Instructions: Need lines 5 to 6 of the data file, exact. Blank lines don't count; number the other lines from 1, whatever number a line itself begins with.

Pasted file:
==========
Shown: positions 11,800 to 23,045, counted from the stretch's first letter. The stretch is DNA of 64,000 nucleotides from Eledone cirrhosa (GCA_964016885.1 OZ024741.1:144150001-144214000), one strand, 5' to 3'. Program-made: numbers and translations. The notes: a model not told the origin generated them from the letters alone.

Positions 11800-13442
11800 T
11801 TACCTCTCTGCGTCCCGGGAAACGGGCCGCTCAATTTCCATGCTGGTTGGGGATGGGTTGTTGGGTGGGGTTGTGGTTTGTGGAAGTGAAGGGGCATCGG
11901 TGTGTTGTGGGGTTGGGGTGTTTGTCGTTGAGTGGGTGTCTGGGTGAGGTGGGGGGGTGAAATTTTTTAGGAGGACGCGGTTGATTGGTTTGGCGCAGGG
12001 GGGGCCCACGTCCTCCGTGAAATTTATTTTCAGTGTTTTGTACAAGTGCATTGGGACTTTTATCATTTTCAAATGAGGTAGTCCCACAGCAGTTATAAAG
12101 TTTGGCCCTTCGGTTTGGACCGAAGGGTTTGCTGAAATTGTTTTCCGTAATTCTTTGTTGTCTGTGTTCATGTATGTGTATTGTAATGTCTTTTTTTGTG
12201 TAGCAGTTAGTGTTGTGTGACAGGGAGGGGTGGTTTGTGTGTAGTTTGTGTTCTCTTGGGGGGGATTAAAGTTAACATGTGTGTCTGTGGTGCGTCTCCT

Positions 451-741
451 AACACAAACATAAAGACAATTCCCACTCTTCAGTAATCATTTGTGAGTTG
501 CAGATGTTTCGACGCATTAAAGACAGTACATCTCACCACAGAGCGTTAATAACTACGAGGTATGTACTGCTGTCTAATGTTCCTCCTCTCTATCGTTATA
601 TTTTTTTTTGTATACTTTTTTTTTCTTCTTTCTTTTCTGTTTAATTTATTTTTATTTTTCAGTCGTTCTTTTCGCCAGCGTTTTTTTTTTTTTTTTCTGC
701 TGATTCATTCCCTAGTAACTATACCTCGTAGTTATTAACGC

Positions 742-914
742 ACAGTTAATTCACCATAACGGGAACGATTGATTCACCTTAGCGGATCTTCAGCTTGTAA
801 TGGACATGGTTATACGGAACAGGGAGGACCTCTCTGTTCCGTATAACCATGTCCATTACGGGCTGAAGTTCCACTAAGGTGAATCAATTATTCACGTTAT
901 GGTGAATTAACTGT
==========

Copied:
11901 TGTGTTGTGGGGTTGGGGTGTTTGTCGTTGAGTGGGTGTCTGGGTGAGGTGGGGGGGTGAAATTTTTTAGGAGGACGCGGTTGATTGGTTTGGCGCAGGG
12001 GGGGCCCACGTCCTCCGTGAAATTTATTTTCAGTGTTTTGTACAAGTGCATTGGGACTTTTATCATTTTCAAATGAGGTAGTCCCACAGCAGTTATAAAG